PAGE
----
Once inside, worshipers see a dramatic scene: a monumental folk painting from 1906–1911 painted by Kazimieras Varnelis. The hilliness of the Samogitian town of Calvary should have symbolically resembled hilly Jerusalem. Many chapels are concentrated on the larger hills of the town – St. John, Žvizdrai, Biržai, Kryžiauninkė and St. Elena. To the east, the Hill of St. John with the third chapel corresponds to the Mount of Olives in the Holy City.

Further west, the Hill of Žvizdrai with the first chapel symbolises Mount Zion in Jerusalem. The territory of this mountain also includes the double seventh chapel, although it is too far removed from the first one. Beržai Hill in the cemetery with the tenth chapel is reminiscent of Mount Moriah in Jerusalem, and the two in the west side-by-side – one common mountain of the Holy City of Calvary. Thus, the locations of the main Samogitian Calvary hills roughly coincide with Jerusalem. There is also the Cedronas or Pagardenis Stream in the Samogitian Calvary, which flows into the Varduva River.

One of the main accents of the Samogitian Calvary Sanctuary is the white Samogitian Calvary Basilica (1988). This is the fourth church, the construction of which began in 1780 and was completed in 1822. A fire broke out in this church in 1896 and several hundred books, archival documents and a book describing the miracles that took place in the Samogitian Calvary were destroyed. Architect Piotr Serbinovich led the church reconstruction project from 1897 to 1902, giving the building its current appearance. This church has forms that reflect the transition from Baroque to Classicism, with two Neo-Baroque towers, a basilica, and a rectangular plan with a three-walled apse. Gold dominates the interior details – there are nine gilded altars, the largest of which contains a picture of the Virgin Mary. Believers say this picture is miraculous.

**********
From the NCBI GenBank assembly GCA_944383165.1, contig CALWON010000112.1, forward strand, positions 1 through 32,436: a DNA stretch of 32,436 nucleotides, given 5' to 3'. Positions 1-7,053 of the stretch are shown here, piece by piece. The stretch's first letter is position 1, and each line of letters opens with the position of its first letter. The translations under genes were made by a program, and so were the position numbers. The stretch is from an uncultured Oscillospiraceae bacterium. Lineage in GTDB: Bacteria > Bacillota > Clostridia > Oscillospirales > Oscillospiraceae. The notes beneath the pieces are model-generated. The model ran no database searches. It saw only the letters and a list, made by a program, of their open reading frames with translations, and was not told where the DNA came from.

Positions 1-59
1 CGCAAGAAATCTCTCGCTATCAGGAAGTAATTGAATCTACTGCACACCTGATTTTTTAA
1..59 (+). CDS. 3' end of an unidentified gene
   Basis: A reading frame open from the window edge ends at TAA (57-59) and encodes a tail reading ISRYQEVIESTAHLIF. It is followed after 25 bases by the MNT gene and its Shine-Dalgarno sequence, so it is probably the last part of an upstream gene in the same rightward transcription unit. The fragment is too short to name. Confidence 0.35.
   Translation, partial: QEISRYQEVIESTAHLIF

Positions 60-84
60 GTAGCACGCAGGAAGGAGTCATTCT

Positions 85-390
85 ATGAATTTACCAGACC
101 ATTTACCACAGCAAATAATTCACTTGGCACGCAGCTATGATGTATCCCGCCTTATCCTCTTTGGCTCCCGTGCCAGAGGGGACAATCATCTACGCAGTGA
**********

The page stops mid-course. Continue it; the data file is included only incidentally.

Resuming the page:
When visiting the basilica, the church organ decorated with gold details of the Samogitian Calvary, which is one of the largest in Samogitia, definitely leaves an impression. The exterior of the organ is majestic and its sound is deep and powerful. This organ is a rather interesting instrument; one of the last works of organ builder Juozapas Radavičius from Vilnius. The organ has two manual and pedal keyboards with 25 voices. The peculiar sound of hymns and bells emanating from the church envelope the town of Samogitian Calvary every Sunday.

The pride of the Samogitian Calvary Sanctuary is the procession of the parish festival, which takes place every year on 1-12 July. This parish festival has preserved the archaic traditions of Samogitia and always gathers worshipers. It is a stretch that spans as much as 5.5 kilometres and meanders through various streams and ponds, even going through the cemetery. Participating in such a procession promises memories that will last a lifetime.